Bear in mind that the car battery might still function despite these physical signs of damage. However, they’re caused by internal problems that make the battery very dangerous to continue using.

If you see any of those signs, disconnect the battery and do not start your car. Instead, call someone to replace the battery wherever your car is parked or get a tow truck to move your vehicle.

Starting the engine and driving your car while the battery is damaged is incredibly dangerous to you, your vehicle, and other road users.

old dirty car battery

Read: Why Car Won’t Start but Battery Is Good?

How Long Do Batteries Last?

A car battery will typically last around 4 years. The precise lifespan can differ between cars and owners, depending on their usage patterns.

However, you can maximize the lifespan of your car battery by:

  • Cleaning the battery case regularly
  • Starting the engine regularly, even if you’re not driving the car
  • Checking the battery’s voltage and recharging it if you’re not using your car
  • Turning off electrical and electronic car components when the car’s not in use

These simple steps will help prevent excess wear and keep your car battery fully charged. In doing so, you’ll maximize the battery’s lifespan and get the most value out of it as possible.

Read: Why Car Battery Terminals Corrode?

What Causes Batteries To Fail?

Now let’s take a look at some of the causes of a dead car battery in more detail, and how to determine which one might apply to yours.

I’ve seen my fair share of batteries weathering the sands of time.  Age is more than just a number here.  Your car battery, unlike a fine wine, doesn’t age gracefully.  On average, these powerhouses clock out after 3 to 5 years.

A clear sign of a weak battery is a frequent slow cranking of the engine when you turn the key.  If your vehicle groans more than hums when you attempt to start it, age might be the culprit.  Even if you’re meticulous with maintenance, any battery will eventually bow out.

Diagnosis Tips:

  • Check the Age:
    • Flip open the hood and decipher the manufacturing date on your battery. If it’s pushing five, it’s time to think new.
  • Dimming Headlights:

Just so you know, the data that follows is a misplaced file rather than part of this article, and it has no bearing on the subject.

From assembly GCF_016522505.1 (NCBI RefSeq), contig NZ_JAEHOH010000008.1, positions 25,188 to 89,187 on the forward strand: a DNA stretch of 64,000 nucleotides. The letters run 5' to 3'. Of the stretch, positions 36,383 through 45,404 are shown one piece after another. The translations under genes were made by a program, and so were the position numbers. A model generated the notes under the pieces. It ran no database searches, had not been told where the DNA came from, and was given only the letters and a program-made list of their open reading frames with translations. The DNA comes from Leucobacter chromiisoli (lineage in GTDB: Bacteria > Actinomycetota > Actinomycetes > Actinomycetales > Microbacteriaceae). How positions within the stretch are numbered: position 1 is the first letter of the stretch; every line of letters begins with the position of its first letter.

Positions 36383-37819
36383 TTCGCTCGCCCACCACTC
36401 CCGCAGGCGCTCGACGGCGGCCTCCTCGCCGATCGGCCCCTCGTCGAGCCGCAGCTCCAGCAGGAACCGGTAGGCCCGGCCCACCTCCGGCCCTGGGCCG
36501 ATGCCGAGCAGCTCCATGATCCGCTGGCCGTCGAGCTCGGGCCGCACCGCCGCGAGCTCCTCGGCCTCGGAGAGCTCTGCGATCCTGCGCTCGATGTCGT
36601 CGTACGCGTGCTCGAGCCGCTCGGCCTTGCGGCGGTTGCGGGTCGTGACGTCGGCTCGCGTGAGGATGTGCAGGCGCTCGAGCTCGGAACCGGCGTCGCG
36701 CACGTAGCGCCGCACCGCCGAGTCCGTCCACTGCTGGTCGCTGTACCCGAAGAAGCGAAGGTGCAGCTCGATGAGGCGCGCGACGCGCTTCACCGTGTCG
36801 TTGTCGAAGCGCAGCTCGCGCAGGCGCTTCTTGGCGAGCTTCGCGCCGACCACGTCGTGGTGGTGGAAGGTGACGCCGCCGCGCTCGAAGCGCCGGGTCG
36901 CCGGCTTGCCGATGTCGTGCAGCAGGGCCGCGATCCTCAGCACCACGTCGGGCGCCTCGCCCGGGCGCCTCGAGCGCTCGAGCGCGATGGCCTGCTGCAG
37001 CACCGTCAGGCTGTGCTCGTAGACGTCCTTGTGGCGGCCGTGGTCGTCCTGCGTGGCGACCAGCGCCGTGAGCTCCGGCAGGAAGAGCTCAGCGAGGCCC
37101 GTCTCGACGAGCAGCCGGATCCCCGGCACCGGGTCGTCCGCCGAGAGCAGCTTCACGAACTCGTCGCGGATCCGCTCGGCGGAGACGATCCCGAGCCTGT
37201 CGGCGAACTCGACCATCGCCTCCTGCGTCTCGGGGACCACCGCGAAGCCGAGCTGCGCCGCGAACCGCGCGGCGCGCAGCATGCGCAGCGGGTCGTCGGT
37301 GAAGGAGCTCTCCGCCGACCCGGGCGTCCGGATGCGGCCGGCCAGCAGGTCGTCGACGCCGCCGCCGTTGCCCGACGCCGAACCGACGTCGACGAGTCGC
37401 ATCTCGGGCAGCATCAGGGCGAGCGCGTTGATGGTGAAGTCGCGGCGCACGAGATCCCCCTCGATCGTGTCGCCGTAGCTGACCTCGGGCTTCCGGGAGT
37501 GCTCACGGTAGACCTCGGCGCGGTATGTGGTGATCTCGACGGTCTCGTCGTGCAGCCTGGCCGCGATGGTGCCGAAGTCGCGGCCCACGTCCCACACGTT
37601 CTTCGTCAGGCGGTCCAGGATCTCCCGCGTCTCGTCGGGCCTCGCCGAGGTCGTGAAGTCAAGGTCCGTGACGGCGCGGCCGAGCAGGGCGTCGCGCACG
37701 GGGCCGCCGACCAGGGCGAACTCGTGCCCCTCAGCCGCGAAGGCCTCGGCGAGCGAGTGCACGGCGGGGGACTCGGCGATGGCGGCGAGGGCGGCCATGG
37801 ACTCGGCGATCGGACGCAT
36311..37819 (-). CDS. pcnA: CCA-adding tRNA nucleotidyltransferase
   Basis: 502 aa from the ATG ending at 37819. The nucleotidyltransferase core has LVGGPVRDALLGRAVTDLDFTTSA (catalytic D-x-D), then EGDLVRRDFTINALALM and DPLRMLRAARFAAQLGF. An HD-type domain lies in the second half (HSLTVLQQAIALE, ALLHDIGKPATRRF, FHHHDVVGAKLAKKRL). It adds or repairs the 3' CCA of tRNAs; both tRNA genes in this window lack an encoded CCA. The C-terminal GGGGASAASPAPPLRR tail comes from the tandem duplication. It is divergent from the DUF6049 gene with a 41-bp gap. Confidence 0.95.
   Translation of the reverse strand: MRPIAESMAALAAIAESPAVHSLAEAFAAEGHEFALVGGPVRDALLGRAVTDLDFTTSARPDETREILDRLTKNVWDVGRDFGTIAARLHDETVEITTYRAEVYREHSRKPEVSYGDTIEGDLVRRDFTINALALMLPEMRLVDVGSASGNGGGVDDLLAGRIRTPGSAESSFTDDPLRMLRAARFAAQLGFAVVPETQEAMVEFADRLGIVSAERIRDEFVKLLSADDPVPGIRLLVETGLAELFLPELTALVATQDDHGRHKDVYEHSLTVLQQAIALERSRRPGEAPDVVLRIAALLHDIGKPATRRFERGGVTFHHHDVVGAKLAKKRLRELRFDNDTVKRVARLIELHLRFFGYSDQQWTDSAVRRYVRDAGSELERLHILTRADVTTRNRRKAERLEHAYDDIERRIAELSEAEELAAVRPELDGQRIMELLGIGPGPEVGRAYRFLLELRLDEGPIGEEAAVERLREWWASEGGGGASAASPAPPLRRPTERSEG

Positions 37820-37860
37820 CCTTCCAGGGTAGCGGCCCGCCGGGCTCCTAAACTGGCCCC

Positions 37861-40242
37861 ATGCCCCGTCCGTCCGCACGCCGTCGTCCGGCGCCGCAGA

• When your headlights lose their usual brightness, it’s the battery signaling fatigue.  The telltale flicker shouldn’t be ignored.

Over the years, I’ve learned to respect the impact of Mother Nature on all things mechanical.  In the case of a battery, extreme temperatures are a silent adversary, chipping away at its health.  In the scorching heat, fluid evaporation becomes the enemy.  When winter knocks, chemical reactions slow down, strangling your battery’s vigor.

Diagnosis Tips:

  • Corrosion Check:
    • Pop the hood and scrutinize the battery terminals for white, ashy residue. Corrosion signals nature’s toll.
  • Slow Engine Crank:
    • Winter brings slow cranks.  In summer, the heat could be overwhelming.  The engine’s struggle speaks volumes.

Parasitic drains are small power “leaks” that slowly and quietly draw electricity while you’re away and unaware.  These stealthy energy vampires drain your battery when the engine’s asleep.  It might be a malfunctioning component or just a courtesy light that overstays its welcome.

Diagnosis Tips:

  • Multimeter Magic:
    • Equip yourself with a multimeter to measure electrical drain when the car is turned OFF. Over 50 milliamps? Investigate.
  • Odd Electrical Issues:
    • Midnight honks or radio tunes on their own? It’s not paranormal; it’s likely a parasitic drain revealing its presence.

Note: We earn a small commission on purchases, at no additional cost to you.

Knowing When To Say Goodbye To A Dead Car Battery

Diagnosing a battery’s last hurrah requires a toolkit of methods. Let’s delve into the tools that help determine the cause of a weak or dead car battery:

1. The Jumpstart Test:

  • If your car is needing a jumpstart often, the battery might be calling it quits.  However, a failing alternator can give similar symptoms.

Note: We earn a small commission on purchases, at no additional cost to you.

2. Voltage Check:

  • Grab a voltmeter, attach it to the terminals, and crank the engine.  If the volts drop below 10, the battery is whispering its final words.

3. Visual Inspection:

  • A bloated battery case or mysterious odors are silent cries. Bloated means internal issues; odors may signal leakage.

4. Hydrometer Happiness:

  • For non-sealed batteries, a hydrometer measures electrolyte specific gravity. If it’s uneven between cells, retirement is on the horizon.

5. Advanced Diagnostic Tools:

  • Auto shops offer free diagnostics. A load test assesses the battery’s capacity. Sometimes, experts unveil what our eyes miss.

Final Thoughts

The battery in your car is a crucial component for starting the engine and keeps your electronics powered. Unfortunately, most people choose the cheapest car battery they can find because they assume it’s less important than other components.

However, investing in a slightly pricier battery with higher-quality components can give you more peace of mind that the battery will last longer, as well as handle cold starts better.

Note: We earn a small commission on purchases, at no additional cost to you.

Leave a Comment